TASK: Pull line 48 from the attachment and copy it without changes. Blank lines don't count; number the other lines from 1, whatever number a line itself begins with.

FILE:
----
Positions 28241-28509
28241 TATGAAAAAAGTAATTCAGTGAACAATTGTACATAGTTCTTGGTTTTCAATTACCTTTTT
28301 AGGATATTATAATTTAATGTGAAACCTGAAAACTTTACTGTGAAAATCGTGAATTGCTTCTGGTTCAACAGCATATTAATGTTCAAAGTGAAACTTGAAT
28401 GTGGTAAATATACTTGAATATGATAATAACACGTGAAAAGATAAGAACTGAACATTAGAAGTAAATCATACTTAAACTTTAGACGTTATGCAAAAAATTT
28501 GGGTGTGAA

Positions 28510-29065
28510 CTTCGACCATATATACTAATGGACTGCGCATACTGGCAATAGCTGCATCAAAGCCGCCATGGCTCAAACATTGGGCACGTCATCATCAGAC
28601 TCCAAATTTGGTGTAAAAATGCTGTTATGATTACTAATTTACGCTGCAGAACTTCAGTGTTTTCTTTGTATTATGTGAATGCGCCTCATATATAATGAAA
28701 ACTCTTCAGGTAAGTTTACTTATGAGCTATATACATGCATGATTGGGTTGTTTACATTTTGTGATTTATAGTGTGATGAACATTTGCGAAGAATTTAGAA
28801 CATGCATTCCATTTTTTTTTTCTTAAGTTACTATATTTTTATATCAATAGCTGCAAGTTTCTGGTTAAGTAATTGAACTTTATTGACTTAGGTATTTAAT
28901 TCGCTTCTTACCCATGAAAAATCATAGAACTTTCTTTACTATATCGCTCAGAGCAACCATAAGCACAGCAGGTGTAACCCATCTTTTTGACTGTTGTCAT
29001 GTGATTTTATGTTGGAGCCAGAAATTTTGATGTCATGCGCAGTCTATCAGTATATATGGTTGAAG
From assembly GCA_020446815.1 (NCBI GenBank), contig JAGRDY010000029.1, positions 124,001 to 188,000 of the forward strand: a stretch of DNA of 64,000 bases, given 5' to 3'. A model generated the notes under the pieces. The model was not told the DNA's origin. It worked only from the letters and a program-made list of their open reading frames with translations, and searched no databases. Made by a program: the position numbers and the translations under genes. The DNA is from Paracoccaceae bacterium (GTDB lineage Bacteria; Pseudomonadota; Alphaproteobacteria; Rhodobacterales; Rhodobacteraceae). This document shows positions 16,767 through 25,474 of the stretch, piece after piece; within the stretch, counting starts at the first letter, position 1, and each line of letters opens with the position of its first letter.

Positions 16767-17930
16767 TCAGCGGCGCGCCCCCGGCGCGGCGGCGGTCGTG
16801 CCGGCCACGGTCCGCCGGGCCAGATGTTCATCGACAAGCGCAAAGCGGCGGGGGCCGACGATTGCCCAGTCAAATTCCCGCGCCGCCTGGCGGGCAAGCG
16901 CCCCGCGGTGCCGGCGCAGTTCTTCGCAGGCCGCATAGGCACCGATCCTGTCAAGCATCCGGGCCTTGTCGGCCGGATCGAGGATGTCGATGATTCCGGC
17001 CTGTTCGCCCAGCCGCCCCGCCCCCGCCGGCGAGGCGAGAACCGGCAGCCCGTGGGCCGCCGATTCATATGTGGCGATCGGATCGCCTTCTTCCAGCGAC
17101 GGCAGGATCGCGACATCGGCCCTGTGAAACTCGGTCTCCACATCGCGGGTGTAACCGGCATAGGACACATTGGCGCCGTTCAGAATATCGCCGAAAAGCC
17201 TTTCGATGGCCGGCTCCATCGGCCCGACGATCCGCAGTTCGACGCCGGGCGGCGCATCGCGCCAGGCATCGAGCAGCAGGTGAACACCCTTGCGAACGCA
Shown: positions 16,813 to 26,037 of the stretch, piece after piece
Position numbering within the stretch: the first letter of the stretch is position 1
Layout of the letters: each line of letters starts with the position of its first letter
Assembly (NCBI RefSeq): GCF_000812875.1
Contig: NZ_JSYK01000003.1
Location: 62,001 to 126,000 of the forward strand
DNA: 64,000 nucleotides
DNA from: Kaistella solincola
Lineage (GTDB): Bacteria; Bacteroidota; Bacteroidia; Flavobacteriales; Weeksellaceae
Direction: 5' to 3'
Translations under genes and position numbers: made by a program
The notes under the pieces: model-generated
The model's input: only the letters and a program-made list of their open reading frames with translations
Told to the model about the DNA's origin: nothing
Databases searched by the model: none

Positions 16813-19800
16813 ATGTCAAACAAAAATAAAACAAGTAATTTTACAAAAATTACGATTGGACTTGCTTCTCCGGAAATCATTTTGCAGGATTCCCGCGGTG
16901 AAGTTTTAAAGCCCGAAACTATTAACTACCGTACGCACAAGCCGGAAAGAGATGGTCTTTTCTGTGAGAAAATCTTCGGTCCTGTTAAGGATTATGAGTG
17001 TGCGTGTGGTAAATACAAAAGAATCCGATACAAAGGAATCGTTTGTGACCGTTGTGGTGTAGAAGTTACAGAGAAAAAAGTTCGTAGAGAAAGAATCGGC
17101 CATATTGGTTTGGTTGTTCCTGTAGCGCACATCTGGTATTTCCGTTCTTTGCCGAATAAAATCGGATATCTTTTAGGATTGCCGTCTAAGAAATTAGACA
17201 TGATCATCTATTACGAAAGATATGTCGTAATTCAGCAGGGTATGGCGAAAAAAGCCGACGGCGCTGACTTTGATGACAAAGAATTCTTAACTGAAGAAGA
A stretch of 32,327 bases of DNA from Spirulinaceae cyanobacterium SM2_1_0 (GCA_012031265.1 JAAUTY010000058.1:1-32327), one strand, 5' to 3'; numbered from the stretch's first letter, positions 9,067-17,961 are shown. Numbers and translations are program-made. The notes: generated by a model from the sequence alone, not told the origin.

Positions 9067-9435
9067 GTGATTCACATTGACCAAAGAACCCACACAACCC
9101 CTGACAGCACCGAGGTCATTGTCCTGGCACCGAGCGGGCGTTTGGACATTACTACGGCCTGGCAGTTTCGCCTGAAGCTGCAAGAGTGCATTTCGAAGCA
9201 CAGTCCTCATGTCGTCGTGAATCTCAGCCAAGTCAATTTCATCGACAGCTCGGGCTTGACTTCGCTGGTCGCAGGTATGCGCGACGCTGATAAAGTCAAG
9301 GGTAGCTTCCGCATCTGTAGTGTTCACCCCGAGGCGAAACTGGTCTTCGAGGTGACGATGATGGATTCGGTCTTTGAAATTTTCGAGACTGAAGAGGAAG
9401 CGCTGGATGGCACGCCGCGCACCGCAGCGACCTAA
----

9401 CGCTGGATGGCACGCCGCGCACCGCAGCGACCTAA